NEW YORK — With skating season kicking off at Central Park’s two rinks, those returning to the ice may notice a lot less of something that was conspicuous in the past: President Trump’s name.
Trump’s unpopularity among many New Yorkers has led to his name being stripped from some private properties in New York, including the Trump SoHo hotel, now the Dominick, and some former Trump Place condos. But the rinks — two of several public concessions the Trump Organization operates in the city — continued to flash the name prominently through last spring. In recent weeks, though, the company made a significant change, removing the Trump name quietly and without explanation.
At Wollman Rink, Trump’s name had long been splashed all over the site, which he has run since taking it on as a rescue mission in the 1980s: in big red letters on the dasher boards’ inner walls, on signs listing rules for skaters, and in big letters near the cashier and skate rental. But Tuesday, the name was gone from the boards, replaced by logos saying “Wollman Rink NYC Central Park.” It was buried in small type at the bottom of a sign listing hours and fees. And it was represented by a lone “T” over the skate rental counter.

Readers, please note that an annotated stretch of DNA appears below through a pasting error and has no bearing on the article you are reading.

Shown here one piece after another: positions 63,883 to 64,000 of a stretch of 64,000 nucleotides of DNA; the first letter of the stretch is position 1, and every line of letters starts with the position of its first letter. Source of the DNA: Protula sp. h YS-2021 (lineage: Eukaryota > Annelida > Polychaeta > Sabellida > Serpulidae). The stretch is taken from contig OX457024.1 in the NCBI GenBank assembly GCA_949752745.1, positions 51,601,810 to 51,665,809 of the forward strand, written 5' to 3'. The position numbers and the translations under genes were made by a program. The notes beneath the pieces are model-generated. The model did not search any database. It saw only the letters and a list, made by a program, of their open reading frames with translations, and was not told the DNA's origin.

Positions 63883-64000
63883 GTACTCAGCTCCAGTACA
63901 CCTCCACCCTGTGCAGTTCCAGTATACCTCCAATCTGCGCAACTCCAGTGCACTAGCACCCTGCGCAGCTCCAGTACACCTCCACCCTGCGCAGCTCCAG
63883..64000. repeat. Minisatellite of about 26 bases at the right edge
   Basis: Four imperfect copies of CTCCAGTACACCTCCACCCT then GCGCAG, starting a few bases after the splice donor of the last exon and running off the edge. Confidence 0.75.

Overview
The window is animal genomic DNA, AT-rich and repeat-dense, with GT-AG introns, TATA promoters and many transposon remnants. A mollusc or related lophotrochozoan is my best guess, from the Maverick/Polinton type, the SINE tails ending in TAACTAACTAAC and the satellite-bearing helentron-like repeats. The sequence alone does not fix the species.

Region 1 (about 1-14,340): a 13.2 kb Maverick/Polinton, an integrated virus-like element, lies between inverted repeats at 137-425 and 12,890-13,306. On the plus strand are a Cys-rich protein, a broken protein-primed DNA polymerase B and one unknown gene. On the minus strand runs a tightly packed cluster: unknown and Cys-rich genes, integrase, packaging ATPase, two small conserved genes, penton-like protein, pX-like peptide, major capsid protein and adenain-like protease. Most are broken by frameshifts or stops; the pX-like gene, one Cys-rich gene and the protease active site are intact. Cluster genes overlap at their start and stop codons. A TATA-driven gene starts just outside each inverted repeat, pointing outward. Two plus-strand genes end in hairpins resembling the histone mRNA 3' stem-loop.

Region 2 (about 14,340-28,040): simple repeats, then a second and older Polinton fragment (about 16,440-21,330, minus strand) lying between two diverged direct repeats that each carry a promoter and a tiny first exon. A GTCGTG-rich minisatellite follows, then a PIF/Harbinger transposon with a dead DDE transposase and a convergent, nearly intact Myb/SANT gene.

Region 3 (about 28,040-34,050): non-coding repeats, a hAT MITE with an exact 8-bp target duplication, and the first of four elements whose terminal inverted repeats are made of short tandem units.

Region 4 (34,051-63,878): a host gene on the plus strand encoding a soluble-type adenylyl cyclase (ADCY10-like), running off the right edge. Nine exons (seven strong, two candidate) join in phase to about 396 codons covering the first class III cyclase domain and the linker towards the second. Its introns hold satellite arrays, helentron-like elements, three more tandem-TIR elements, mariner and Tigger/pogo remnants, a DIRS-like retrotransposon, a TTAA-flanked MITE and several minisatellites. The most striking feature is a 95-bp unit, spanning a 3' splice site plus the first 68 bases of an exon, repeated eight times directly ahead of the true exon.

The Trump Organization did not immediately respond to a request for comment.
The changes at the rinks were not sought or required by City Hall, officials said. — NEW YORK TIMES
Biden, too, used a reference to lynching — in 1998
WASHINGTON — Joe Biden apologized Tuesday night for for using the phrase ‘‘partisan lynching’’ two decades ago to describe an impeachment proceeding. It came several hours after Biden called President Trump ‘‘despicable’’ and ‘‘abhorrent’’ for saying the impeachment proceedings against him amounted to a ‘‘lynching.’’
It is rare for Biden to offer a fulsome apology; his usually fall into the ‘‘I really regret some have taken totally out of context’’ category, as in 2007, when he called then-candidate Barack Obama, for whom he would later be vice president, ‘‘articulate and bright and clean.’’ Tuesday’s apology marked how potentially significant his campaign viewed his use of the word.